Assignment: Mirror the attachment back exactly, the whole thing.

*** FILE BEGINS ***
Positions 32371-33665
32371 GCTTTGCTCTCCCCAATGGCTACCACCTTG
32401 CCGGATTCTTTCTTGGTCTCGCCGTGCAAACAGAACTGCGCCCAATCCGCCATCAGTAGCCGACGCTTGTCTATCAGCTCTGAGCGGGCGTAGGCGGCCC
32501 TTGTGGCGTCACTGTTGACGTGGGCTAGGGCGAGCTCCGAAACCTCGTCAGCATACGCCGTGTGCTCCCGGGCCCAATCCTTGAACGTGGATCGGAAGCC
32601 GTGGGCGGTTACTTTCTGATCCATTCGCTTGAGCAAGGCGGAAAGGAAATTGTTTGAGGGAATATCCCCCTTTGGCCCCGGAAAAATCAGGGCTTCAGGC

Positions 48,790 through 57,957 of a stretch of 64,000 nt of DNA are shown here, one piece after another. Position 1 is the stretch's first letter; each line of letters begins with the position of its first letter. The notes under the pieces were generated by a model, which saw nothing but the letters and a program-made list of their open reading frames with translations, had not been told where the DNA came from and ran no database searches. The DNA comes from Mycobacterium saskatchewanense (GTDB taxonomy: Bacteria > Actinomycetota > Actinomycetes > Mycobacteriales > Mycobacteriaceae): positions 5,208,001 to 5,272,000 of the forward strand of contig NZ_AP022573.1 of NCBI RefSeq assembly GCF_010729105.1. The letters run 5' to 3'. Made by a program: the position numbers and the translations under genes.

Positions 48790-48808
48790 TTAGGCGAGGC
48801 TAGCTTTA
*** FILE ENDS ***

Positions 32371-33665
32371 GCTTTGCTCTCCCCAATGGCTACCACCTTG
32401 CCGGATTCTTTCTTGGTCTCGCCGTGCAAACAGAACTGCGCCCAATCCGCCATCAGTAGCCGACGCTTGTCTATCAGCTCTGAGCGGGCGTAGGCGGCCC
32501 TTGTGGCGTCACTGTTGACGTGGGCTAGGGCGAGCTCCGAAACCTCGTCAGCATACGCCGTGTGCTCCCGGGCCCAATCCTTGAACGTGGATCGGAAGCC
32601 GTGGGCGGTTACTTTCTGATCCATTCGCTTGAGCAAGGCGGAAAGGAAATTGTTTGAGGGAATATCCCCCTTTGGCCCCGGAAAAATCAGGGCTTCAGGC

Positions 48,790 through 57,957 of a stretch of 64,000 nt of DNA are shown here, one piece after another. Position 1 is the stretch's first letter; each line of letters begins with the position of its first letter. The notes under the pieces were generated by a model, which saw nothing but the letters and a program-made list of their open reading frames with translations, had not been told where the DNA came from and ran no database searches. The DNA comes from Mycobacterium saskatchewanense (GTDB taxonomy: Bacteria > Actinomycetota > Actinomycetes > Mycobacteriales > Mycobacteriaceae): positions 5,208,001 to 5,272,000 of the forward strand of contig NZ_AP022573.1 of NCBI RefSeq assembly GCF_010729105.1. The letters run 5' to 3'. Made by a program: the position numbers and the translations under genes.

Positions 48790-48808
48790 TTAGGCGAGGC
48801 TAGCTTTA